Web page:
By Christine Mangan
Published by Ecco
I found this book pretty enjoyable, even if I didn’t like any of the characters – not one. It was just twisty enough that I had to keep reading to find out what happened in the past, as told from two different points of view, and what was about to happen. It was like one of those really annoying MTV reality TV shows that you just can’t stop watching even though you really dislike all of the people involved.
We start with a dead body, that at first seems pretty obscure, but later makes sense. Like everything else in the book, this lays the foundation of piecing together all of the clues sprinkled throughout. But, I have to admit, those clues are pretty obvious. Nothing really surprised me, and in fact, it was annoying to see that it was so obvious in places.
So, after the opening, where are we?
Set in Tangier in 1956, we meet Alice Shipley – a British citizen, married, and unhappily living in a foreign land because of her husband John’s “secret” job. She’s not exactly sure what her husband does but he may be working for the “government” – I don’t think she’s even sure which government. It is during this time that Tangier is gaining its independence from France, and the book hints that this could be part of John’s secret job – although John is an American. But then again, Tangier has always been known as the spy capital of the world, so maybe John is there for some other nefarious deed.
As far as Alice is concerned, however, the city is oppressive in both climate and culture. She’s regretting her marriage to John, and particularly his insistence that she accompany him to this part of the world, so far from her home and where she feels comfortable. But as miserably as she feels at the beginning of the book – things are about to get worse.
One day, out of the blue, Alice’s roommate from college shows up. Alice doesn’t seem particularly happy to see Lucy standing in her doorway, but whether out of manners or a feeling of obligation or guilt, Alice invites Lucy in.
At first it seems that Lucy wants to make amends for something that happened to cause the rift between them – again only hinted at, with the clues slowly building throughout the book. And if Alice is slightly wary, well then John is downright suspicious. It’s obvious from the moment that Lucy and John meet that they are not going to be friends – the animosity and petty jealousy between them is putting Alice in a pretty bad spot, and she begins to fall apart emotionally as things escalate.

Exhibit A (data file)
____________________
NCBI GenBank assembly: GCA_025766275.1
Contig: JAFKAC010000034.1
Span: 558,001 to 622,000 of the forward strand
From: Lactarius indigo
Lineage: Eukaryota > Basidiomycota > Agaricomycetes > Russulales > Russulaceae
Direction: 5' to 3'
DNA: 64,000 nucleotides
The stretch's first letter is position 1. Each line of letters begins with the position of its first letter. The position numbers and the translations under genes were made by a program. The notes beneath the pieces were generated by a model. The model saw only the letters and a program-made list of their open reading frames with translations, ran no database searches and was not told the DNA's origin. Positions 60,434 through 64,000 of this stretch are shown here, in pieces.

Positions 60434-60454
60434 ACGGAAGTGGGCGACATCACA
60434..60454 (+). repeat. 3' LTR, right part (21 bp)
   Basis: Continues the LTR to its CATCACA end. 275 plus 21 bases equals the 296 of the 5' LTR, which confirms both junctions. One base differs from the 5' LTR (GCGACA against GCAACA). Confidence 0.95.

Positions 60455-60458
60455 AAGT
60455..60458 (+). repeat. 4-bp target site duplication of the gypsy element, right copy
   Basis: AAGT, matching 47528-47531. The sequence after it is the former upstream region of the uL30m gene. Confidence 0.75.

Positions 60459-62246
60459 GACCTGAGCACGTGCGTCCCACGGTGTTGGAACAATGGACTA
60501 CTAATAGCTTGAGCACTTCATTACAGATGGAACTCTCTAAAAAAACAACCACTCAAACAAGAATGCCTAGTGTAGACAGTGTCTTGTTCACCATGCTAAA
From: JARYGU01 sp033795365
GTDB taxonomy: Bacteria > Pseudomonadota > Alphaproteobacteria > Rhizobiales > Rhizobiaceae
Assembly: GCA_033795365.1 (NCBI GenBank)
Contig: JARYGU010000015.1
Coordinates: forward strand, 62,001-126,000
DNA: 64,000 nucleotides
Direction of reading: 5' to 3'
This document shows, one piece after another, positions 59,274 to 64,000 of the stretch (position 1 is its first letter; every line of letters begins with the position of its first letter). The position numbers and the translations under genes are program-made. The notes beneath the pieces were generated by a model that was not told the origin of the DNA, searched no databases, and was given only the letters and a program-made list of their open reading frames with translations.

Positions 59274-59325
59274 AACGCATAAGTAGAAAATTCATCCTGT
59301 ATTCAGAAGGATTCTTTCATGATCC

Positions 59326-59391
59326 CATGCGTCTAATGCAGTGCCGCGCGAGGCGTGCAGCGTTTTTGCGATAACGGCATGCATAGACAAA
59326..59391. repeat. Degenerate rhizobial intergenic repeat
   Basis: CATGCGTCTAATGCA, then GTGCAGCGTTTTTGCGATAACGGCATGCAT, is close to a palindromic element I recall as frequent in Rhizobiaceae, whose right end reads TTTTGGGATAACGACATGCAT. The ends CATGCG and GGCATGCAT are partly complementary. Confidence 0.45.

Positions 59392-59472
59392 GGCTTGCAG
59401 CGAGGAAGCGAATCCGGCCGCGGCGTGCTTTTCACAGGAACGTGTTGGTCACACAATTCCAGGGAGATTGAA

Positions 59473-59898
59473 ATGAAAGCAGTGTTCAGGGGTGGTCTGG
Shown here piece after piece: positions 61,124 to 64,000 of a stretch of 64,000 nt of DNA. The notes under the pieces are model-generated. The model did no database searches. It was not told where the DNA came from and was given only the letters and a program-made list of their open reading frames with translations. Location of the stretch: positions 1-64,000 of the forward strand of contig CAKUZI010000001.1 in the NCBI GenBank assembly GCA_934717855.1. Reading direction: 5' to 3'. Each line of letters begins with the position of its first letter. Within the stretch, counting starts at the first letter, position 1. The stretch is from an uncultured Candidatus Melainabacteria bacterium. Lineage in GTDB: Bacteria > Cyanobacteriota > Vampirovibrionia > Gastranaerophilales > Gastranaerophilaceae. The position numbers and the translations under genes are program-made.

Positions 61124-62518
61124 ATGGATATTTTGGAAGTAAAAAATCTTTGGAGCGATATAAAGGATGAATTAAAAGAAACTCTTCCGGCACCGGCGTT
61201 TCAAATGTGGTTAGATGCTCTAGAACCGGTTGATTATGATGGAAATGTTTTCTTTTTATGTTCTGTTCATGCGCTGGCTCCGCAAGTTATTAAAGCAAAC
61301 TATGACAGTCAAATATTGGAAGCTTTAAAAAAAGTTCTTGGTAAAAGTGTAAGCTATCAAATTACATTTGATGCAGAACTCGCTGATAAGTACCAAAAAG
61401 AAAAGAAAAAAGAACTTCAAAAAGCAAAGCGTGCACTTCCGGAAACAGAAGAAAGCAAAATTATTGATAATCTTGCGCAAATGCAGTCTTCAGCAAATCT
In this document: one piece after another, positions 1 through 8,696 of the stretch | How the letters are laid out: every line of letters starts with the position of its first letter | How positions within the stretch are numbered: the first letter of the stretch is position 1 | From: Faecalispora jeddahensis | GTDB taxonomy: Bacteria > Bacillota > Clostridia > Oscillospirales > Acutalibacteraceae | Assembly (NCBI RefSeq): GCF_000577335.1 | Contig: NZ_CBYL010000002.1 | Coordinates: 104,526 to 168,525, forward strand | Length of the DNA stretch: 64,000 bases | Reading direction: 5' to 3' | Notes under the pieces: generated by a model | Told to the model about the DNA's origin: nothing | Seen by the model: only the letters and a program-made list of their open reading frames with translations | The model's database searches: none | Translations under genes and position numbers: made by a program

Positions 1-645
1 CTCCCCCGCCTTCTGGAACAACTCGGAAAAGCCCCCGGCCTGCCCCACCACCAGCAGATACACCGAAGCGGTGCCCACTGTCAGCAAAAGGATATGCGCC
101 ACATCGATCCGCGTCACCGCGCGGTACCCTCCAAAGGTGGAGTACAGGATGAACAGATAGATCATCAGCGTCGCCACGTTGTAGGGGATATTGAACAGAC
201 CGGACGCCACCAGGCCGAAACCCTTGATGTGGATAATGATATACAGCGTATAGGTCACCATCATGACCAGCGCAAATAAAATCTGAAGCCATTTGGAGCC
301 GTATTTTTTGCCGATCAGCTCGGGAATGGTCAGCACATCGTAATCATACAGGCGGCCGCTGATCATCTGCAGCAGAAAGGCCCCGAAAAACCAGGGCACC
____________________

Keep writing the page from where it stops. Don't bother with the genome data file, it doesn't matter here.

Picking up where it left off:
As their past unfolds, Alice and Lucy tell their versions in alternating chapters and we begin to see how Alice – the rich, orphaned girl, and Lucy – the poor girl from the wrong side of the tracks, became so close that it’s difficult to see where one begins and the other ends – but maybe that’s exactly how Lucy wants it. Her manipulation of a feckless Alice is disturbing and sinister.
Now because this is a mystery, I won’t go into much more detail, but I will say that throughout I just wanted to slap some sense into Alice. I thought John was a complete ass; and by the end of the book I despised Lucy so much that if she had been a real person standing in front of me – I would have hurled the book right at her.
See, just like I said at the beginning – I did not like one character in this book!
One last thought – I was intrigued by the Tangier setting, and I really wished that the author had done a better job of bringing the city itself into the story. There were glimpses of Tangier, but I think with a city so rich in history and beauty I would have enjoyed feeling a little more immersed. Maybe we’ll get to see more of that in the movie version, because apparently George Clooney intends to bring this book to the big screen. Not sure I’d watch for the story, but I would watch for the setting.
If you are interested in learning more about Tangier – take a look at the wiki page: https://en.wikipedia.org/wiki/Tangier
What are your thoughts? Have you read Tangerine? Please feel free to comment below.